Research Article

Relationship between lymphocyte DNA fragmentation and dose of iron oxide (FeO) and silicon oxide (SiO) nanoparticles.

Abstract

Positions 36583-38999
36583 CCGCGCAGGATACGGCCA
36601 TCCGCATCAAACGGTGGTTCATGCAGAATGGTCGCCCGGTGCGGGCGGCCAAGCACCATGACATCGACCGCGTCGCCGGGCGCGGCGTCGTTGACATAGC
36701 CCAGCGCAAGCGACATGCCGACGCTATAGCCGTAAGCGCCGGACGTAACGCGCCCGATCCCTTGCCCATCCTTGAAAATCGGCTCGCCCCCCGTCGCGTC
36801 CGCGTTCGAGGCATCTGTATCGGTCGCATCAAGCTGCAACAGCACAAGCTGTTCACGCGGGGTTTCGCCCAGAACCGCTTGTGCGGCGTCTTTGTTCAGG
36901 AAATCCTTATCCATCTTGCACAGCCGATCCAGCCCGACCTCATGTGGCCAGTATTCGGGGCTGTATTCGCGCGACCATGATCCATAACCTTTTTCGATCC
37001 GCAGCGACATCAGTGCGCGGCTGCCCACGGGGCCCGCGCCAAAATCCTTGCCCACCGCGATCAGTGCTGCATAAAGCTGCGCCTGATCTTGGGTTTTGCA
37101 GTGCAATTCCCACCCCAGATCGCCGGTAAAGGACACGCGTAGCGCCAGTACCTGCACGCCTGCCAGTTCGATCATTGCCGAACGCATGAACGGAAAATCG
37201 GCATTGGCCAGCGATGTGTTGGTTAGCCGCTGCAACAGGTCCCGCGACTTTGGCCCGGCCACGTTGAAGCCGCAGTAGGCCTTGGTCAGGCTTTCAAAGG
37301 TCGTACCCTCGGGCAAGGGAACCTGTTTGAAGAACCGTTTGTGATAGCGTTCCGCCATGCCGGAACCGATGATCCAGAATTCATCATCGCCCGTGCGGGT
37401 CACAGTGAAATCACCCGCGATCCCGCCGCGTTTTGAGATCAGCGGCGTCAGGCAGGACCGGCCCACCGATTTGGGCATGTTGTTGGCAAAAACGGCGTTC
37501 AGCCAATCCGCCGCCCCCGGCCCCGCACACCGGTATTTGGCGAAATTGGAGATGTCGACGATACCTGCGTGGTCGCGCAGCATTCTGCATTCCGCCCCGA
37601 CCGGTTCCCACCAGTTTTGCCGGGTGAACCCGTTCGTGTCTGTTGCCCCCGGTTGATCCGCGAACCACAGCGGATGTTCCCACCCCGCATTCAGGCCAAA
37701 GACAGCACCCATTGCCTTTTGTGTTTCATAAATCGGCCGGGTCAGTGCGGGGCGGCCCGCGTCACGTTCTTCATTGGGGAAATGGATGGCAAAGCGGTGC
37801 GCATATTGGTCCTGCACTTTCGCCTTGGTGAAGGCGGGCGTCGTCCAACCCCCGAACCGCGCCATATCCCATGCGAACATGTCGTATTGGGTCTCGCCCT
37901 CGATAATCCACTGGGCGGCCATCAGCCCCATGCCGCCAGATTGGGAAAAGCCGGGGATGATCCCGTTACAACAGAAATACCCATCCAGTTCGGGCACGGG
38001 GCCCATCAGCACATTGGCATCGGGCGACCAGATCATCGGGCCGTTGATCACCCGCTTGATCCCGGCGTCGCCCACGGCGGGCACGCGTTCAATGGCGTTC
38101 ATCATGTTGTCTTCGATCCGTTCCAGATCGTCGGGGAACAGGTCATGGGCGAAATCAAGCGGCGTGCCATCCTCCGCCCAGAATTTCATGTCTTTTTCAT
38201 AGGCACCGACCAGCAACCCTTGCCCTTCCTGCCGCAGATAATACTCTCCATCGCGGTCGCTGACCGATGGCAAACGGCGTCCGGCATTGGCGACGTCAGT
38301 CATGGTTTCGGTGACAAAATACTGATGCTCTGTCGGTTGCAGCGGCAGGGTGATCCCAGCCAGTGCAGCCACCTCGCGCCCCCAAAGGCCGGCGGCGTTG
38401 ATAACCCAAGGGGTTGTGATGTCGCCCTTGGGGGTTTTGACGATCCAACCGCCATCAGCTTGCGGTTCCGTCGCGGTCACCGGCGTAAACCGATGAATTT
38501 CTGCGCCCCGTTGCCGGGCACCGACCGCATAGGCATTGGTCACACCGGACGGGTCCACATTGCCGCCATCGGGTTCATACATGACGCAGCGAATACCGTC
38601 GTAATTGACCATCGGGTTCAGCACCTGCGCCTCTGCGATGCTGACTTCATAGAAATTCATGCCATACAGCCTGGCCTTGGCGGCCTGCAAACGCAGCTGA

At present, the use of nanoparticles is a controversial topic, especially when analyzing their effects in human tissues. Nanoparticles (NPs) can cause oxidative stress by increasing membrane lipids peroxidation and reactive oxygen species, and decreasing intracellular glutathione. Oxidative stress plays an important role in cell signaling and inflammatory responses. It can result in genotoxicity, affect cell proliferation, and induce DNA damage. The objective of this study is to evaluate the genotoxic potential of NPs in lymphocyte DNA. Wistar female rats (N = 45) were sorted in three randomized groups as follows: Group 1 (N = 20); Group 2 (N = 20) and a control group (N = 5). A single dose of iron oxide (FeO) and silicon oxide (SiO) NPs dissolved in saline solution were administered orally to the rats. Cardiac puncture was performed to extract peripheral blood for genotoxic analysis. DNA fragmentation for lymphocytes was performed. Control rats showed a fragmentation percentage of 11.20 ± 2.16%. Rats exposed to SiO and FeO NPs for 24 h showed statistically significant differences in DNA fragmentation percentages as compared with that of the control group. A lineal dose-response correlation between genotoxic damage and exposure to SiO and FeO NPs was found (r = 0.99 and 0.98 for SiO and FeO, respectively). In conclusion, we found that exposure to FeO and SiO NPs can cause DNA fragmentation in lymphocytes in a dose-dependent manner.

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